“You look like you could use a lift.” I stood on the highway 101 northbound onramp on Hollywood Blvd with my thumb out, bindle over my shoulder and a sign which read, ‘I could use a lift.’ I considered the fellow at the wheel. He seemed fairly perceptive, but I couldn’t be sure. While conservative in appearance he affected a very insouciant manner. His eyes were concealed behind reflective aviator shades, he wore a Giants ball cap and smoked a cigarette in a long filter. He sat at the wheel of a blue ’62 Chevy Impala, “The Rock Island Line” blaring out of the tinny radio speaker. He had an open bottle of Schlitz between his legs from a well-used case in the back.
“I was afraid my sign might be too subtle. Thanks.” I climbed in, discarding the sign for the next traveler and set my bindle in the back.
“While you’re back there, could you…?” he muttered, tailing his crotch brew. And as an afterthought, “Grab yourself one if you’ve a mind to.” I did. I opened the bottles with the church key on my belt and handed him one. He admired my opener. “Resourceful, I like that,” and with nary a look at the traffic behind, he floored it and we were off.
“So, uh, where you headed?” We had just crested the Cahuenga Pass and launched into the San Fernando Valley at high speed, zooming in and out of traffic with perilous ease.
“I hear tales of mind-altering drugs and body-altaring women in the Bay Area. My restless libertine spirit demands that I assess these claims erectly; not rely on second-hand accounts.” He suppressed a smirk then took his eyes off the road and fixed me with a stare.
“I appreciate your inquisitive nature. Consider the wonders of the glove box.” He turned back to the road barely in time to avoid slamming into a garbage truck which had pulled on at Lankershim. Whipping into the next lane, a hail of skidding and honking behind, he continued, “Having met some of these tails and enjoyed their emollients, I would be happy to direct you to the appropriate venues.”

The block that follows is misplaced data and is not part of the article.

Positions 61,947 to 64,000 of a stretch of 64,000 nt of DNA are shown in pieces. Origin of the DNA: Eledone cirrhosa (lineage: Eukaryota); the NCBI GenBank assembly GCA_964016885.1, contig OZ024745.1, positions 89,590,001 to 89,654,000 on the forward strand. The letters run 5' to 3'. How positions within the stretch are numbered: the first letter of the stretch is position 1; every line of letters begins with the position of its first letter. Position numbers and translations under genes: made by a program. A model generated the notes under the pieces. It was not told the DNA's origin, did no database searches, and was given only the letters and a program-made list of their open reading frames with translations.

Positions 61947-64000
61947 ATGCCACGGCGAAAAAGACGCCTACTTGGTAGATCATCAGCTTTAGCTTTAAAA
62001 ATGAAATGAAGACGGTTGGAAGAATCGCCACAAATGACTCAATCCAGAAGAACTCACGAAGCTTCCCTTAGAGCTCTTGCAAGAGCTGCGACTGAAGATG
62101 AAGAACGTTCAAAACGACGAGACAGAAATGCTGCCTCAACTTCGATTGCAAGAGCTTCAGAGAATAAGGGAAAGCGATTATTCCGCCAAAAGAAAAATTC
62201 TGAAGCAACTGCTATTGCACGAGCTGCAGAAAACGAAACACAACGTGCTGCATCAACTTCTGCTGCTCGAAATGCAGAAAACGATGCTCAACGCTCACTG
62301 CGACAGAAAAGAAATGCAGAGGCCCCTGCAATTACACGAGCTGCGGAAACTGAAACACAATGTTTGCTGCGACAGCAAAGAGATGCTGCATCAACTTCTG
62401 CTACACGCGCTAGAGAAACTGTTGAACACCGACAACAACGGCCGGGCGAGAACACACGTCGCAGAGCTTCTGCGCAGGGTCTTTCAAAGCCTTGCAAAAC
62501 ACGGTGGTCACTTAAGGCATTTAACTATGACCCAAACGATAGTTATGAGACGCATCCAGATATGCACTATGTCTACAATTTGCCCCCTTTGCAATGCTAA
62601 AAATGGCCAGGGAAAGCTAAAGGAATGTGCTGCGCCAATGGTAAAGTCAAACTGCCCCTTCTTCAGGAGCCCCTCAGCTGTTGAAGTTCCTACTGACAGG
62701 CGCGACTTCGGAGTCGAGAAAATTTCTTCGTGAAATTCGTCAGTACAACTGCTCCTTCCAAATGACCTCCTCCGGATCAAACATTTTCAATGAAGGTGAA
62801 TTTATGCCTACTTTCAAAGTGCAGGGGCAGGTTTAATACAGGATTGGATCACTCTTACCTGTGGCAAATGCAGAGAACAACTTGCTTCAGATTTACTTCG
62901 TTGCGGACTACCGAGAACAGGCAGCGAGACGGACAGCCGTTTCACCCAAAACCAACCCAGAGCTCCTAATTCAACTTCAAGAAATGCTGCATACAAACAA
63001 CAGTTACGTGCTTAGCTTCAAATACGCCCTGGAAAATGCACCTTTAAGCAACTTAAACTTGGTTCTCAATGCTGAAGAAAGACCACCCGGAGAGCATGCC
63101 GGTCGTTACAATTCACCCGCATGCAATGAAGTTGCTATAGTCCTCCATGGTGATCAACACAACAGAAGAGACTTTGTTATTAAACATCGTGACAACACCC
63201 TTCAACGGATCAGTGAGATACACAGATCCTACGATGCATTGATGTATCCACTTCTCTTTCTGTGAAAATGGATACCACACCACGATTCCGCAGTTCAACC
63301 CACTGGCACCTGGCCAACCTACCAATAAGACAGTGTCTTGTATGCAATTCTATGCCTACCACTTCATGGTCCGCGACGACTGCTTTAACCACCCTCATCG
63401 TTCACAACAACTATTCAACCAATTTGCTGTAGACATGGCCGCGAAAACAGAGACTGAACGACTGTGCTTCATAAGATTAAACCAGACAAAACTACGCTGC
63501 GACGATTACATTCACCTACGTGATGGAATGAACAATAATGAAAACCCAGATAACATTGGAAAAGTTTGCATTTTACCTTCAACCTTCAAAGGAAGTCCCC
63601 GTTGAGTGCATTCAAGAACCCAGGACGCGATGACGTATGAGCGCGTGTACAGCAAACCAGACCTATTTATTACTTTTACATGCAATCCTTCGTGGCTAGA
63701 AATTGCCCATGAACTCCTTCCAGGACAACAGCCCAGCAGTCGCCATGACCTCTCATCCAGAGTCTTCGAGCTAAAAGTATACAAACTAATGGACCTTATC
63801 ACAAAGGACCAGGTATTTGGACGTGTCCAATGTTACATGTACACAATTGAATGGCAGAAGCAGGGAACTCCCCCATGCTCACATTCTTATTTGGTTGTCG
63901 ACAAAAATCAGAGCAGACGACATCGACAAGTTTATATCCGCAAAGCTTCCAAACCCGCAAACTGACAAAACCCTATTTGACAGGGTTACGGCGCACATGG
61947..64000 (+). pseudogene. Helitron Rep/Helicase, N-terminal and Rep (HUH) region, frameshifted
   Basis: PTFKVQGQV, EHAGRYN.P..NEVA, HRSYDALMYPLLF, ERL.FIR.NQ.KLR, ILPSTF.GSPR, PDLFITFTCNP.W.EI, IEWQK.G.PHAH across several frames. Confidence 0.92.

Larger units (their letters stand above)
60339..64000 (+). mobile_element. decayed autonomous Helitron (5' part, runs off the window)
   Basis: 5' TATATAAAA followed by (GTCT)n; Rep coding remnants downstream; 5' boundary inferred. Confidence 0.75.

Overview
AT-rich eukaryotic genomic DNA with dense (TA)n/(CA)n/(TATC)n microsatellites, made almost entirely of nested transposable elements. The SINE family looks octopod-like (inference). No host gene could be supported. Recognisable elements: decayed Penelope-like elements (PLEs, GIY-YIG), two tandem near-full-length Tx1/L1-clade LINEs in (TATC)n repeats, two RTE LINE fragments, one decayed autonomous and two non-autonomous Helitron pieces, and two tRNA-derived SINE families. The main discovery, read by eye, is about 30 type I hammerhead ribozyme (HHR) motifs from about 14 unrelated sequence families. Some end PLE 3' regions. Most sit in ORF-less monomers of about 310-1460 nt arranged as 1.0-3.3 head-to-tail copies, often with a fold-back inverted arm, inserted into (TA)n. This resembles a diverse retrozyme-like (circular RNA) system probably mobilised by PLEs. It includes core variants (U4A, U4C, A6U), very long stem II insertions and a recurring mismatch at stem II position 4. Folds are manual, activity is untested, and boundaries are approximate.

In the glove box was a black leather shaving kit. I looked from it to him and he nodded at it, swerving to avoid hitting a smoking Ford Pinto beside us. I pulled it out and opened it. He clearly wasn’t recommending grooming. There were 3 pill bottles, one with all kinds of mixed pills, another with what appeared to be Seconal (Reds) and the last with about 20 Black Beauties (high grade speed). There were various small bags and a jar with what appeared to be cocaine, but the immediate focus of interest was the grass, right on top. This I extracted along with the Zig Zags beside them and closed the shaving kit, returning it to the glovebox.
He watched me out of the corner of his eye which caused him to drift in his lane, necessarily causing the cars near him to drift in compensation, rarely a good thing hurtling along at 75 mph, 9:30 Sunday night on a very busy highway with your drunken driver wearing dark glasses. I rolled up a couple cigarette sized joints with the efficiency of one well practiced in the craft, then fired one and offered it to him. Impressed, he accepted it and drew deeply.
“I think I could use you in my work. Rare to see such efficiency in a smoker.” He returned the joint to me in a cloud of smoke, seriously crowding the lane facing the oncoming traffic. He was an odd fellow, making snap decisions that involved my employment – I liked him. I took a long draw, then responded, with each word punctuated by a puff of smoke, “The Boy Scout in me I suppose. Be Prepared and all that. Suppose I should have joined.”
He choked a little on that, nearly forcing a VW bus off the shoulder, and straightened out to again receive the joint. “Naw, you got the gist of it. Don’t take you for much of a uniform guy anyway.” I watched as we barreled between a Plymouth station wagon and a delivery truck, inches to spare on either side as they attempted to merge where we were driving in contravention of reason, safety, and law. This fellow was a disaster waiting to happen. I was in my element.
“They always clashed with my eyes.” He glanced over, then, smiling, looked back at the road.
“Red, huh?” I puffed and then handed the joint back to him.
“Yurp. I think my eyes are too well read for uniformity.” He considered this, then puffed and responded, “Once you see who paints the lines, it’s hard to want to stand in them.” He reached his long arm over and introduced himself. “Thompson, Doctor of Divinity.” I shook his hand.
“Hammer, patient with debauchery.”
“Good to meet you. I must warn you, the road ahead is fraught with ominous peril and grave danger. This isn’t a job for the squeamish.” He tailed his beer and I opened him another, which pleased him. We were developing intoxication awareness, and he could see it as useful for the work we were to partake in.
“I doubt the squeamish would have ever gotten in this car in the first place, Doc. But you’ll forgive me, what does a Doctor of Divinity do that requires assistance?”
He let out a laughing little bark and followed it with, “Drugs!”